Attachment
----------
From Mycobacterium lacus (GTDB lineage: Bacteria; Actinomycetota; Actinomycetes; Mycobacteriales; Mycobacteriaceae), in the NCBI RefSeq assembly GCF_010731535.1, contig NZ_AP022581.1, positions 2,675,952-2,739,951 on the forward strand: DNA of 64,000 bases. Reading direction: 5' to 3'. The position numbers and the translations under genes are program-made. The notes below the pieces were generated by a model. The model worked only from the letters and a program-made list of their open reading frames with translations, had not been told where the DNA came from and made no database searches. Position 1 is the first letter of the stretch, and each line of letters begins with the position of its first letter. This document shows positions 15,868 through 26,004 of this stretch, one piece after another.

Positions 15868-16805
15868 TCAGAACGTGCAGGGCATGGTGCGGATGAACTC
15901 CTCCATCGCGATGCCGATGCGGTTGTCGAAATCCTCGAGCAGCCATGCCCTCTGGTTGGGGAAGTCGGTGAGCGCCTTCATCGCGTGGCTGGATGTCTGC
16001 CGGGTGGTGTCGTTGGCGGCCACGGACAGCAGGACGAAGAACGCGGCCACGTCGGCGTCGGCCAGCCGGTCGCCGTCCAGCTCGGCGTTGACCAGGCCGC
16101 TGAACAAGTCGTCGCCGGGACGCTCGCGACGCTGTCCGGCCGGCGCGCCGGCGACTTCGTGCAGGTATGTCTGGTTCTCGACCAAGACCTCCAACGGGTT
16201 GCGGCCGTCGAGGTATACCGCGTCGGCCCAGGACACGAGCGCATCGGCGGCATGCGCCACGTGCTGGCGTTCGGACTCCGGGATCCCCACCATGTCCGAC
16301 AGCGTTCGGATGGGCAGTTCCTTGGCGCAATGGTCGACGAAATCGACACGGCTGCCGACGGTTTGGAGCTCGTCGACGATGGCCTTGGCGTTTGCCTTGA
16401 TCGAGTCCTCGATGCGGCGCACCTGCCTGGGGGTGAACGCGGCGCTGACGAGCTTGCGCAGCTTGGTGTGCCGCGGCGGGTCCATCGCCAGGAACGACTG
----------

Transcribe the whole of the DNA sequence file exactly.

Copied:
From Mycobacterium lacus (GTDB lineage: Bacteria; Actinomycetota; Actinomycetes; Mycobacteriales; Mycobacteriaceae), in the NCBI RefSeq assembly GCF_010731535.1, contig NZ_AP022581.1, positions 2,675,952-2,739,951 on the forward strand: DNA of 64,000 bases. Reading direction: 5' to 3'. The position numbers and the translations under genes are program-made. The notes below the pieces were generated by a model. The model worked only from the letters and a program-made list of their open reading frames with translations, had not been told where the DNA came from and made no database searches. Position 1 is the first letter of the stretch, and each line of letters begins with the position of its first letter. This document shows positions 15,868 through 26,004 of this stretch, one piece after another.

Positions 15868-16805
15868 TCAGAACGTGCAGGGCATGGTGCGGATGAACTC
15901 CTCCATCGCGATGCCGATGCGGTTGTCGAAATCCTCGAGCAGCCATGCCCTCTGGTTGGGGAAGTCGGTGAGCGCCTTCATCGCGTGGCTGGATGTCTGC
16001 CGGGTGGTGTCGTTGGCGGCCACGGACAGCAGGACGAAGAACGCGGCCACGTCGGCGTCGGCCAGCCGGTCGCCGTCCAGCTCGGCGTTGACCAGGCCGC
16101 TGAACAAGTCGTCGCCGGGACGCTCGCGACGCTGTCCGGCCGGCGCGCCGGCGACTTCGTGCAGGTATGTCTGGTTCTCGACCAAGACCTCCAACGGGTT
16201 GCGGCCGTCGAGGTATACCGCGTCGGCCCAGGACACGAGCGCATCGGCGGCATGCGCCACGTGCTGGCGTTCGGACTCCGGGATCCCCACCATGTCCGAC
16301 AGCGTTCGGATGGGCAGTTCCTTGGCGCAATGGTCGACGAAATCGACACGGCTGCCGACGGTTTGGAGCTCGTCGACGATGGCCTTGGCGTTTGCCTTGA
16401 TCGAGTCCTCGATGCGGCGCACCTGCCTGGGGGTGAACGCGGCGCTGACGAGCTTGCGCAGCTTGGTGTGCCGCGGCGGGTCCATCGCCAGGAACGACTG